If I could describe my life in one word, it would be travel. My life is replete with literal and figurative journeys. Therefore, when I saw this month’s Monthly Wine Writing Challenge (#MWWC25) topic, travel, I immediately thought, this is who I am.
(To vote for this entry or one of my peers through June 6, 2016, head over to this link!)
When I was in seventh grade, I applied to participate in the annual coastal crew trip with my science teacher and my favorite teacher at the time, Mr. Charlie Baker, and was selected. This was a big deal for me as it was the first time I traveled without my parents. We spent days exploring the North Carolina coast including the Outer Banks. I remember waking up after a night of camping and my first sight was the sunrise over Pamlico Sound. I swallowed too much salt water swimming in the Atlantic Ocean, waded in salt marshes, and saw Venus Fly Traps growing in their native environment. I attempted to climb Jockey’s Ridge where the Wright Brothers took their flight. The travel bug bit me hard and I didn’t want to go home.
Fast forward to ninth grade, my first flight to Montréal on a chartered plane with my high school band, my first international destination. We marched in the Lions Clubs International Parade, which culminated at a my first MLB baseball game between the Montréal Expos and the Cincinnati Reds. I saw Johnny Bench and Pete Rose play. At Place Jacques-Cartier in Vieux Montréal one evening after dinner, I was propositioned by a young Québécois for a kiss from an American girl, much to the dismay of my mother who was chaperoning the trip. Duh, mom. Of course, I said no. Two Canadian dollars was not enough for me to kiss a stranger. However, I fell in love with Montréal and the French language, which would eventually become my minor, then my major in college.
Once I decided to major in French, instead of political science or computer science, I had to scramble to find a way to graduate on time because my parents and a scholarship were paying for me to finish college in four years. During the summer between my third and fourth years of college, I traveled to France with Winthrop College (now Winthrop University) to study abroad. We began the trip in Paris, studied French for four weeks in Aix-en-Provence, and concluded the trip traveling by bus through the Loire Valley, to Burgundy, and back to Paris for a final night. I learned to use the métro in Paris, I took the TGV to Marseille, I learned my way around Aix-en-Provence – from my dormitory to class to cafés for dinner and wine every night – and I met a French pen pal to whom I had written for years. I had my first escargots in Dijon. I also had my first memorable wine moment in Beaune. I had no idea I was in one of the world’s most famous and fantastic wine regions. We stopped for the night at a hotel surrounded by vineyards. Our dinner that night seemed like it would never end. The red wine that night, pinot noir, was plentiful and delicious. Our glasses were never empty. During this trip, I developed a lifelong love of everything French: the language, the culture, the people, the food, and the wine. However, it would be many years until my life-changing wine moment.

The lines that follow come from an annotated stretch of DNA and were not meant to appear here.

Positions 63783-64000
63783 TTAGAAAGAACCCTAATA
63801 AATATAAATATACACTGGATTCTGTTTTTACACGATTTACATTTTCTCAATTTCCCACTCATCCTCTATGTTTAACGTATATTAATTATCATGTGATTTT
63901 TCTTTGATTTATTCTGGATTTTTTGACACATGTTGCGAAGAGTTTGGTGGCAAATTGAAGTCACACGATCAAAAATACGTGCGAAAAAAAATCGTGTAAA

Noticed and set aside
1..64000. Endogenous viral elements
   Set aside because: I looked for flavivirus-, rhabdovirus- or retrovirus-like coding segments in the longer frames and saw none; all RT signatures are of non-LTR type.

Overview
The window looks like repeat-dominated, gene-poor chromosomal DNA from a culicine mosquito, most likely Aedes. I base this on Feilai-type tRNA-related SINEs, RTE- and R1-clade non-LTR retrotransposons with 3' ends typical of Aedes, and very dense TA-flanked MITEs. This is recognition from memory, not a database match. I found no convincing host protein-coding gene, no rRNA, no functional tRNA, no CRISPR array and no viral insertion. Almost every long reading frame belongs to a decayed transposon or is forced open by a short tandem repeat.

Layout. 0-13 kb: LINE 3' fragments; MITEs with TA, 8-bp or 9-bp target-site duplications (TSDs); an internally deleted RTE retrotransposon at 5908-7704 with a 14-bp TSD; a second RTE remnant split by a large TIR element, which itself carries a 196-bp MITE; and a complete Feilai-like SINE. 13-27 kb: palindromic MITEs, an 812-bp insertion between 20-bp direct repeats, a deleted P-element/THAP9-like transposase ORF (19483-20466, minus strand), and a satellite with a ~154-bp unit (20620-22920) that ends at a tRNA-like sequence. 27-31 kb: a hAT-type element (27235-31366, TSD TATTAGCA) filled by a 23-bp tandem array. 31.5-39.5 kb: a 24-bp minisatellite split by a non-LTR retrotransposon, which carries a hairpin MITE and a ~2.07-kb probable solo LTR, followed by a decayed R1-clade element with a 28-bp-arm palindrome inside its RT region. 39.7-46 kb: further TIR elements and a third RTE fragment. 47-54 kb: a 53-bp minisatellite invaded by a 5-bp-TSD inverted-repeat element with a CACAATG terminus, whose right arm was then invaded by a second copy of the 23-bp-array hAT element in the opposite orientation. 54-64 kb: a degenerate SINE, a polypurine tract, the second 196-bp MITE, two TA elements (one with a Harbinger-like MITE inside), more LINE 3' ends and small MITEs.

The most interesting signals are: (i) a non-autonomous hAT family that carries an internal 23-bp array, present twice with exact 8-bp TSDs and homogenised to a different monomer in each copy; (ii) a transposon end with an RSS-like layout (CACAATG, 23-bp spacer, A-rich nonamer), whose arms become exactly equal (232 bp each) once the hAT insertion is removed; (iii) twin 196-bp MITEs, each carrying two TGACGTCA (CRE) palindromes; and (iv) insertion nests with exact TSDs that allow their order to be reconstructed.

A few jobs, a few boyfriends, a master’s degree, and a failed marriage later, during the good, old days of Internet dial-up and America Online (AOL), I met a guy online who lived in Yonkers, New York, while I was still teaching French and Spanish in Virginia. Because we both had established careers, instead of me moving there or him moving to Virginia, we traveled back and forth and around the country and world to spend time together – for 15 years. I learned the ins and outs of frequent travel and found myself participating in online travel forums with like-minded people. (This was the social media of that era, before Facebook.) I connected with a businessman who owned a wine marketing and sales business. We met in real life in July 2007 at a frequent flier get-together in Virginia. A year later, we met again and during that visit, he brought wine from one of the Napa Valley wineries he represented, the 2005 Anderson’s Conn Valley Vineyards Estate Reserve Cabernet Sauvignon. When that wine touched my palate, I was forever changed. It was inky purple and opaque. Rich in color, aromas, and flavors, including black fruits and smoky French oak, it captured my soul. I didn’t realize that I was drinking a 96-point Robert Parker wine. I just knew it was like nothing I ever had. Is this what wine is supposed to taste like? I still have a bottle of this cabernet sauvignon purchased the following year, a part of a vertical from 2005-2012. According to CellarTracker, it’s still drinking great.